When told by interviewer Paul di Resta that the point for fastest lap had been taken away from him, going to Bottas instead, Verstappen was a bit sarcastic.
"Oh really? That's a good one. That's a bit odd because they weren't checking track limits at Turn 14, but whatever."
When told what Rosberg had said about how he was now finding out just how good Hamilton is, Verstappen was not impressed.
"I don't need Nico to make me realise how good Lewis is. I know he's very good, otherwise you don't win so many championships."
There is no doubt Hamilton races tenaciously, and he does the gamesmanship well also, even trying to convince his competitors listening in to his team's car radio that his tyres were going off, yet a few laps later there he is passing Bottas and setting the fastest lap. But even though he won comfortably, he assured the media it wasn't easy.
"That was such a tough race-physically and mentally," Hamilton said. "Just keeping everything together. It's very windy out there, so it's very easy to just put a foot wrong."
"I really had to try to position myself the best that I could, I can't remember but I think Max made a mistake at some point on the lap which was perfect, and I knew that was the lap where I was going to be as close as I could to him in the last sector. Then with Valtteri, I had to make the move early on before the tyres were destroyed and managed to just get him into turn one, just right on the limit. Just great racing."
The first three were well clear of the rest. Bottas and Verstappen had the luxury of making an extra pit-stop with a couple of laps to go to try and set the fastest lap on fresh tyres, and still stay ahead of Perez. Bottas took it after Verstappen's time was deleted.
The best of the rest was Norris, finishing in the top five for the third race running, and he remains third in the championship.
Next came Charles Leclerc in the Ferrari, just ahead of the Alpine duo of Esteban Ocon and Fernando Alonso. Leclerc said that he and teammate Carlos Sainz struggled on the medium tyres. He was quite self critical, indicating "I haven't done a great job as a driver" and adding: "I could have done a much better job."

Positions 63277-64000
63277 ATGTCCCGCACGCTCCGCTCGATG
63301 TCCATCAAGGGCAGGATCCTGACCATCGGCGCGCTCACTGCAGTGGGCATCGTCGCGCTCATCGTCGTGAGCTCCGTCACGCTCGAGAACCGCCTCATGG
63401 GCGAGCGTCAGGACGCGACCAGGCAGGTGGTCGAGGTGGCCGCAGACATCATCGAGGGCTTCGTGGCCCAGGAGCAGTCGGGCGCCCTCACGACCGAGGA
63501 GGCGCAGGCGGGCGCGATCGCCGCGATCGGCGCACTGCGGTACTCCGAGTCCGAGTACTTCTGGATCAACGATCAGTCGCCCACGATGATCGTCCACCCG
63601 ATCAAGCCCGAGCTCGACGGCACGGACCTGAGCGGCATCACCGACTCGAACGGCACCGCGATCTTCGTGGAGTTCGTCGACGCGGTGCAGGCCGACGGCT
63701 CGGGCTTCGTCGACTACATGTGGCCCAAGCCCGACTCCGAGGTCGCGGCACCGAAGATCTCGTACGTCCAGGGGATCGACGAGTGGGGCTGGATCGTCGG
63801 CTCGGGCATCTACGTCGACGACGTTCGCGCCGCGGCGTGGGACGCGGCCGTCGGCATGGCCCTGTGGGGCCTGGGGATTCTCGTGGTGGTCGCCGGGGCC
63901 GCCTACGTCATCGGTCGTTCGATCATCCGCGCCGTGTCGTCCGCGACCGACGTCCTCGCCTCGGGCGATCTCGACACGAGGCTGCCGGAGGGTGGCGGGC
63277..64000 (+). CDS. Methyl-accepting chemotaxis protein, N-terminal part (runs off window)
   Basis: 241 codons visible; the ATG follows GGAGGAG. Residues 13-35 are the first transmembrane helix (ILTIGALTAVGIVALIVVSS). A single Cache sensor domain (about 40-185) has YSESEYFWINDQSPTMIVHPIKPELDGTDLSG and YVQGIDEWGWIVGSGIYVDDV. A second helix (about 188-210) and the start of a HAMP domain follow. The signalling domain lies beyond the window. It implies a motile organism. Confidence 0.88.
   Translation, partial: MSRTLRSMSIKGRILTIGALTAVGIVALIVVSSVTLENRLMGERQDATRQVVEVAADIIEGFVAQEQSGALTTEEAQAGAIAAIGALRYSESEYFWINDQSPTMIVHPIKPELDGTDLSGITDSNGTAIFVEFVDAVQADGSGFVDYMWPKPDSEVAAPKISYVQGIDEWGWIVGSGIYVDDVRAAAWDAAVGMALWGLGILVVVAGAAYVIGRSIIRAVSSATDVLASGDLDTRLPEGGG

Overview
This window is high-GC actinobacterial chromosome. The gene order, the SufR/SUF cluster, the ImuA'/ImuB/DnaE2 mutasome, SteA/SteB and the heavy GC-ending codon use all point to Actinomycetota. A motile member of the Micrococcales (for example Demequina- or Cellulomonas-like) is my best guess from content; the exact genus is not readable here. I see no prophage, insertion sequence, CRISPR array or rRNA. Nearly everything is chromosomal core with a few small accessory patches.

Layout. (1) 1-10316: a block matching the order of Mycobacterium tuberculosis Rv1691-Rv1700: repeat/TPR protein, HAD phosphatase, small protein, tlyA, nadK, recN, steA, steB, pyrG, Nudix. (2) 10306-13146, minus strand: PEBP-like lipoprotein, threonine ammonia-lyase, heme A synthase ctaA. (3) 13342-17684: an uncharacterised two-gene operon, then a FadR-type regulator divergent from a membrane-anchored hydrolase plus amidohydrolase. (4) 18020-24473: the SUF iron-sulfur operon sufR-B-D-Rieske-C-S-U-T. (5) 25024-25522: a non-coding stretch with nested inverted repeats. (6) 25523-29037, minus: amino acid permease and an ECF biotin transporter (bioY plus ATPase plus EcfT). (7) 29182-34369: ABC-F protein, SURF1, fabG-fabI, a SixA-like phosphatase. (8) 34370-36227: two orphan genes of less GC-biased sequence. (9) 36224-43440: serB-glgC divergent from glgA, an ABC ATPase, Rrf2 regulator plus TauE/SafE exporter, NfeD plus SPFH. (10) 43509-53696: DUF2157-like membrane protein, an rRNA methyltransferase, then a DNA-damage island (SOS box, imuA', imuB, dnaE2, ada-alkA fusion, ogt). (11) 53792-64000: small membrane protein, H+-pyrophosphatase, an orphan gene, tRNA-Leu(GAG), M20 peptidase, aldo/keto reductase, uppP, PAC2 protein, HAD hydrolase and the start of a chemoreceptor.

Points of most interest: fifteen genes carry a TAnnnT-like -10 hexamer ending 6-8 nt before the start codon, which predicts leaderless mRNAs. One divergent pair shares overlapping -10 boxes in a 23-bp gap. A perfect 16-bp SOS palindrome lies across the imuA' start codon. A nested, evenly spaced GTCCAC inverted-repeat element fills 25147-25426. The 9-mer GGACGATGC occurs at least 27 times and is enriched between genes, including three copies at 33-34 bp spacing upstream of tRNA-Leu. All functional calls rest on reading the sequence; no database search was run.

Alonso had made similar self-effacing comments after his poor race at Imola, while his teammate Ocon seems to be getting better and better.
A question put to Alonso by Rosberg post-race allowed the Spaniard, who admits his two-year break from F1 means he is struggling to come up to speed, to reveal how he went from 13th on the grid to finish 8th, just one second behind his teammate who started from 6th.
Rosberg suggested the old gladiatorial Alonso had returned.
"A little bit, I agree on that," Alonso responded. "I think in Bahrain I was more careful on everything just to complete the first grand prix. At Imola I was so uncomfortable in the car in the conditions. I didn't feel good on the intermediate tyres, the visibility, the qualifying was bad, so I think this was really the first race that I was extracting the maximum from the car.
"I was upset after yesterday's qualifying, so today that anger was probably on track as well.
"I wish this is the real pace," he added. "At Imola and Bahrain we were in a different group of cars in the fight. Here we were with the McLarens, Ferraris and Alpha Tauris, so we would love to keep doing like this. At Barcelona and Monaco, Saturdays are very important because you cannot overtake, so I still have some homework to do."
Alonso will race at home in Spain for the first time in three years. Sainz had replaced him as the local hero, so it will be interesting to see who the 1000 fans allowed to attend the race, will cheer for.
Last year Hamilton took pole and won the race by 24 seconds from Verstappen, with Bottas third.
If Verstappen and Red Bull are to challenge Hamilton and Mercedes for the championship, they need to reverse the Portuguese result, otherwise the season that almost everyone thought would be a battle for 23 races, could soon begin to look ominously like a record-breaking Hamilton benefit.
At the current rate he will soon have 100 pole positions and 100 race wins, totals that nobody else may ever reach, and which puts Hamilton in a class of his own, even allowing for the obvious benefit the Mercedes car gives him.